Global Leadership Community

Great thinkers and leaders are not made in the vacuum. Every time that we had a surge in the number of scientific breakthroughs or great leaders, something was happening in the context that made it possible. Something that made those great minds interact and connect with each other and as a result of that, great visions and visionaries emerged.

In this day and age, the level of interactions and connectivity has risen more than ever (thanks to social networks and the Internet), but the depth of those interactions has not necessarily increased. The side effect of that is an illusion of being connected to other great minds across the globe, while we could be suffering from severe intellectual deprivation as a result of either being too distracted or not really connected to the people that matter for our growth and development.

On the other hand, it can be argued that leaders (in politics, sciences, businesses and arts) are moving away from solid moral and humanistic values and are getting closer to being motivated by serving personal interests, serving a certain group’s interest or accumulation of wealth. How could we preserve the planet, for instance, if we try to do the right things for the wrong reasons? Once we as future leaders start to straighten our values, it becomes much easier to move resources and lead our civilization to a better state than where it is now.

For reasons mentioned above, I felt compelled to start a community, a forum or simply a label that could catalyze this process. I named it “Thinkocrats” as a way to differentiate a method of leadership that is deeply rooted in a robust and well-intentioned way of critical thinking. In particular, I am going to advocate for Systems Thinking as a methodology that is lacking from most schools that train future scientists, business leaders and politicians.

Ten Principles of Thinkocrats

  1. Freedom of Thought: Freedom of thought is a universal human right.
  2. Thinking Matters: Our presence and future depends on our personal and collective thinking.
  3. Equality of Thoughts: Every individual has a unique way of thinking; this is something that we learn to respect and value.
  4. Value of Diversity: We welcome new members (regardless of age, gender, nationality, ethnicity, race, religion, language and sexual orientation) to join our community with an open frame of mind.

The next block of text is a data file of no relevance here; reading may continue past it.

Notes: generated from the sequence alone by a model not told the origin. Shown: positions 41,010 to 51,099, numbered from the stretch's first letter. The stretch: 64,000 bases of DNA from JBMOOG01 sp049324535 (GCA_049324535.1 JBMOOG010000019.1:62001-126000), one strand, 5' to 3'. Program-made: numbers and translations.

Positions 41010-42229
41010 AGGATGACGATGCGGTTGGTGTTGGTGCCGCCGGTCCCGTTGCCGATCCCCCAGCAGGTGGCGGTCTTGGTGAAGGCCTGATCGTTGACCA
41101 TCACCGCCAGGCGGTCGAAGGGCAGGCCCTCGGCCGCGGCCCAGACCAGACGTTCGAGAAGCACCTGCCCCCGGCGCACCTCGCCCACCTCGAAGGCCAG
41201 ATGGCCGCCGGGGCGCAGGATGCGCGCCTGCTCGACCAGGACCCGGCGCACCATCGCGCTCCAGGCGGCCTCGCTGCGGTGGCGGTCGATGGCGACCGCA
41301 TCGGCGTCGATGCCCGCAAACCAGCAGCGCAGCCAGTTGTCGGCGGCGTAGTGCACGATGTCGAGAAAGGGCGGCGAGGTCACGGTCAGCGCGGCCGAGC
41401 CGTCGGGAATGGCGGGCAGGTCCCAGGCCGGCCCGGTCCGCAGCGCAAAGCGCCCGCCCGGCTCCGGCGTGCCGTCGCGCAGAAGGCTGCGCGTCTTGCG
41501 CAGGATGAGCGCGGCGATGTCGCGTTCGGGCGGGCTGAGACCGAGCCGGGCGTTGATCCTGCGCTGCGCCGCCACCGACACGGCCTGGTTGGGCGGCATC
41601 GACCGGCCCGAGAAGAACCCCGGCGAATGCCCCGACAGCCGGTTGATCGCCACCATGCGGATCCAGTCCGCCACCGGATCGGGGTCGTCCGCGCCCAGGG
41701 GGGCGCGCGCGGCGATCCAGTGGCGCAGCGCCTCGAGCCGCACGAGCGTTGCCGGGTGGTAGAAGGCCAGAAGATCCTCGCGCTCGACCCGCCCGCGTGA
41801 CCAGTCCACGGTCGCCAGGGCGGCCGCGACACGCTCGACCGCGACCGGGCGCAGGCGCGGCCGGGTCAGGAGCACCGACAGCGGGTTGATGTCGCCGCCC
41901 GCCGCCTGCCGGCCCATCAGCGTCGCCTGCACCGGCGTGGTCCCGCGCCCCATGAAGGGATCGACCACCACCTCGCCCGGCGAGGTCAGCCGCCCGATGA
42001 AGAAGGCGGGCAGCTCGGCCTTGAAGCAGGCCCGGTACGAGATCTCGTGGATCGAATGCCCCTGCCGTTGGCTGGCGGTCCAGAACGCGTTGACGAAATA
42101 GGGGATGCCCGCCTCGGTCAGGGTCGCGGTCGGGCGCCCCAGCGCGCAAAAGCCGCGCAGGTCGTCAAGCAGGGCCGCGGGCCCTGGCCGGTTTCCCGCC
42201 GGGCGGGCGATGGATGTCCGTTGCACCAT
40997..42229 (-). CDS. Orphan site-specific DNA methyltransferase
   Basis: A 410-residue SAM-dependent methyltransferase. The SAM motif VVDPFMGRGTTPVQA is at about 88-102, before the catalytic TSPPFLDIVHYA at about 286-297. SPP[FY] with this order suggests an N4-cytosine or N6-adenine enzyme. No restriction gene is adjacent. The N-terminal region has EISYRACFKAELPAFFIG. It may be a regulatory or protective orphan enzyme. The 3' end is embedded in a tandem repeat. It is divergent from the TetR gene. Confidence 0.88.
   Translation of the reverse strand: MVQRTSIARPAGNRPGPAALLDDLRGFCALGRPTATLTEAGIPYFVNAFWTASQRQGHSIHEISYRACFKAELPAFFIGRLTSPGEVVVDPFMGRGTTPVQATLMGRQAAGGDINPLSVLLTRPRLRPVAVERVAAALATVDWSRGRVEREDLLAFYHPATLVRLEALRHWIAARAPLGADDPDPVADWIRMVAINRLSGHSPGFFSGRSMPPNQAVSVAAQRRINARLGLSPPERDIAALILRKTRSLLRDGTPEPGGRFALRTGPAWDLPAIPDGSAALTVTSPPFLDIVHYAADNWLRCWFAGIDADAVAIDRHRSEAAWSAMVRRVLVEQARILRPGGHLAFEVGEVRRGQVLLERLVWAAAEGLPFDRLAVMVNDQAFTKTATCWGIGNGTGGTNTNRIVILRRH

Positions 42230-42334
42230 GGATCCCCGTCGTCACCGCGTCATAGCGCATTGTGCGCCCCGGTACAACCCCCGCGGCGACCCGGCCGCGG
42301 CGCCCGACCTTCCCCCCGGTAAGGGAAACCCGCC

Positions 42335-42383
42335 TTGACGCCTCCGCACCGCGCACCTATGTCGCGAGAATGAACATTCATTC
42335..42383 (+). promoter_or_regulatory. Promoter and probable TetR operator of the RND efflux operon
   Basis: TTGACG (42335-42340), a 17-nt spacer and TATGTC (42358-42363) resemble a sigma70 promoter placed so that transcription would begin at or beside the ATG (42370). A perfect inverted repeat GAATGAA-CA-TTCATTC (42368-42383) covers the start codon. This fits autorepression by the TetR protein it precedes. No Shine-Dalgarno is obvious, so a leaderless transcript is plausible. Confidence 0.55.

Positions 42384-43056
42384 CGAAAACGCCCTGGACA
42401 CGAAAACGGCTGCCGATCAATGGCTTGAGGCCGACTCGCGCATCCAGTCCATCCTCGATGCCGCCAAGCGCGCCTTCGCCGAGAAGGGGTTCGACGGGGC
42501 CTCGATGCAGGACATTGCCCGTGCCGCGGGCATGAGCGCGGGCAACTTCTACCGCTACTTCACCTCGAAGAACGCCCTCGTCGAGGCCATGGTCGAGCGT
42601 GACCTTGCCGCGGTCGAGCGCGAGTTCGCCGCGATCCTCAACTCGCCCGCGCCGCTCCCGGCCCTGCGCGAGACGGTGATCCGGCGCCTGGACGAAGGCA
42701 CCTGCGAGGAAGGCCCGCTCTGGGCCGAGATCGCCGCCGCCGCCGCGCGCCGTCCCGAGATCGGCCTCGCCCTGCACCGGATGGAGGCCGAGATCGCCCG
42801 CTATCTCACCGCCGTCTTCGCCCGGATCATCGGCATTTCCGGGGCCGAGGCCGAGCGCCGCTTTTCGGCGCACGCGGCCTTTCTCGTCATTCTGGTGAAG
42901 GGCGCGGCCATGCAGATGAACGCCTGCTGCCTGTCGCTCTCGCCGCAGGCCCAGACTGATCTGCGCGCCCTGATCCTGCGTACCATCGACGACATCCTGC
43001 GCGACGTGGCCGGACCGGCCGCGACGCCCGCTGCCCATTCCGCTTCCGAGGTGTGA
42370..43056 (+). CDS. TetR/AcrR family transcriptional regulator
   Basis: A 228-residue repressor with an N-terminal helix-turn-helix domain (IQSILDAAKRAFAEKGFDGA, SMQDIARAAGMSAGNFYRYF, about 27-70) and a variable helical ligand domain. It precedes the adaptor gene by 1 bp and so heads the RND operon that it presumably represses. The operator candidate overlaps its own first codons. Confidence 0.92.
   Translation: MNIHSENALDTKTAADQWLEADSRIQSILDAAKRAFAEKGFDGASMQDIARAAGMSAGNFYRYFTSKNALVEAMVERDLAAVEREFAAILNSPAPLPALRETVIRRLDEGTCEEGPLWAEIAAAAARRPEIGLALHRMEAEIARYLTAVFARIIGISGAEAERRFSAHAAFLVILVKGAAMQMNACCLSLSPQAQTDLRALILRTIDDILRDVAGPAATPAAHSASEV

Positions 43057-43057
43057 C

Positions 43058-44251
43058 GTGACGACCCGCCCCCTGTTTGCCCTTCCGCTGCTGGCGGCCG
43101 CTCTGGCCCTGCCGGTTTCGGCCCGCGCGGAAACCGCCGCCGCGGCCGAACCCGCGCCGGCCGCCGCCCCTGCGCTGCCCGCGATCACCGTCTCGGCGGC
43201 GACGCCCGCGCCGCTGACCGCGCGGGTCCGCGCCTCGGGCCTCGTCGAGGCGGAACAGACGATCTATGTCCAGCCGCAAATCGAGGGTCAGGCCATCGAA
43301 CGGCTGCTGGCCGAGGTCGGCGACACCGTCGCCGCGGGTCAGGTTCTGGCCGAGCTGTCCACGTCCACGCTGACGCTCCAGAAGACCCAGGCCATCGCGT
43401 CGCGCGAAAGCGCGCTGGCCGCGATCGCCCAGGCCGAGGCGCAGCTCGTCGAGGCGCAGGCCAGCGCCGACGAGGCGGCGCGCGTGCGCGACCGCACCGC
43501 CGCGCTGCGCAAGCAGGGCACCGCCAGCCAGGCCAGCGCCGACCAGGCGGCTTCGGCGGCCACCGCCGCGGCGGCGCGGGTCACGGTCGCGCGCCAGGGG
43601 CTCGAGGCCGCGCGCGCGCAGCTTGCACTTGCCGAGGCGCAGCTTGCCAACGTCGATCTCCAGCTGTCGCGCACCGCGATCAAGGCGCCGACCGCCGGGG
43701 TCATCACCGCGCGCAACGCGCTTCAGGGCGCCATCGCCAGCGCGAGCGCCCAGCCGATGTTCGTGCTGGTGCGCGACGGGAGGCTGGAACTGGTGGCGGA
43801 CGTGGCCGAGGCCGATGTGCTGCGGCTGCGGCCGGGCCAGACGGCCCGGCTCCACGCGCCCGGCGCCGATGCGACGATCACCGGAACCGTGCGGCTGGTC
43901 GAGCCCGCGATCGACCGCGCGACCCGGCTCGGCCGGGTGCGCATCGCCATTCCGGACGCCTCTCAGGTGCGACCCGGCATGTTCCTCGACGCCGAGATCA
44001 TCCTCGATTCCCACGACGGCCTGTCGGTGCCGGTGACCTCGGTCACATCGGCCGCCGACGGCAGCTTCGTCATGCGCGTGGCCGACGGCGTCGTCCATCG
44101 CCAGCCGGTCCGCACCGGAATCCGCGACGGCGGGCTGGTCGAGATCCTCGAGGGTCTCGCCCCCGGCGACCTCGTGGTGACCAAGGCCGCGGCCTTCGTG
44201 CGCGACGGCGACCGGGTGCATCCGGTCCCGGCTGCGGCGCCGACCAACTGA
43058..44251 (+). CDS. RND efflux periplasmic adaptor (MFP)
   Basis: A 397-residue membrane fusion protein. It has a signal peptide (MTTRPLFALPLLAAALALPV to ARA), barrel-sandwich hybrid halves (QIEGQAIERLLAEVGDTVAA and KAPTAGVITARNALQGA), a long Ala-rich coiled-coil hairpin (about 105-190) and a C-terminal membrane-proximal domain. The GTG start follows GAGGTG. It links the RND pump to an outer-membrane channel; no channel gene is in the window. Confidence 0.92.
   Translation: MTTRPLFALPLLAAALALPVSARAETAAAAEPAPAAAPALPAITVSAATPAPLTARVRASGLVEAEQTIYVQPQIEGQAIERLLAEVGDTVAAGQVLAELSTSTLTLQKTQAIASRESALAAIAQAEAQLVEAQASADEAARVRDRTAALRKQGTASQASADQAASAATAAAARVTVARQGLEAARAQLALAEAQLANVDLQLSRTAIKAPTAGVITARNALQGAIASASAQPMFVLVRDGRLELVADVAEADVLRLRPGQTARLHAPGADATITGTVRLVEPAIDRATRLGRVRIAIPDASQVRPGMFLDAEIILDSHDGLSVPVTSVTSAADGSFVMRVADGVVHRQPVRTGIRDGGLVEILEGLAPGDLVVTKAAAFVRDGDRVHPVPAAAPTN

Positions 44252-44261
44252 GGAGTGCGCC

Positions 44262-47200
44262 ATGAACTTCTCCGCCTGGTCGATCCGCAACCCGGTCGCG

5. Big Picture: Systems Thinking is the core of our innovations, decision making and problem-solving.
  6. Partnership in Thinking: Thinking partnership is a possibility that we value and seize every day of our lives.
  7. Open Feedback: In relation with others, we are generous with our comments, feedback, ideas and approaches.
  8. Personal Accountability: We are accountable for our own happiness, peace, well being and prosperity through good decisions and holistic plans compatible with our core principles.
  9. Peer Support and Fellowship: We are accountable for developing other Thinkocrats in their journeys to become better thinkers and leaders.
  10. Social Responsibility: Our decisions, innovations and solutions are sensible, fair, rigorous, sustainable, green, non-discriminatory and philanthropic.

Pyramid of Self-Awareness Scale (PSAS)

One of the first steps to develop as a leader is to deepen our self-awareness. In my professional life, I came across numerous tools used in various leadership development programs, but none of them fitted this purpose and captured the essence of what a leader needs to know about himself or herself. Some focused on behaviors, some on critical thinking, some on leadership styles, but none of them had a holistic approach to self-awareness. I concluded that I had to come up with my own scale rather than customizing other tools that were not compatible with the essence of being a thinkocrat. To that end, I drew upon the ancient wisdom that all Persians are brought up with and is actually very similar to many other eastern civilizations. What I am referring to is the doctrine of Good Thoughts, Good Words, and Good Deeds found in Zoroaster’s teachings. I took those concepts and developed them further in five steps:

   1 and 2. Thinking in itself consists of “what we think” and “how we think”. Therefore, in assessing our self-awareness, we need to understand both aspects of our thoughts: Thinking Content and Thinking Style.

   3. Good Deeds are reflective of our Modus Operandi or Professional Character. Our routines, our typical behaviors and attitudes construct this important aspect of who we are.

   4. The third element is about how we communicate, connect and influence. Good Words are rather generic and unspecific, because our connections can rely on not only what we say, but also on how we say it through nonverbal cues and energy.

   5. Our Thinking Content, Thinking Style, Professional Character and Connection Style are all based on something. Something that gives them intent, direction and meaning. By that, we are referring to our Personal Values, which is at the core of who we are. 

Finally, I thought of how to put these 4+1 elements together. Structurally, I thought of a Pyramid as one of the most stable structures. It has a base (Personal Values) and four sides, two of which visible to a spectator (our behaviors and connections) and two are invisible (our thinking contents and style). That’s why this tool is called the “Pyramid of Self-Awareness Scale“. 

This scale is available online and you can take it by clicking here. At this point, a customized report can be generated for individuals who are interested in learning more about themselves and would like to discuss how they can utilize this new knowledge in their life journeys to achieve their goals and pursue their missions in life.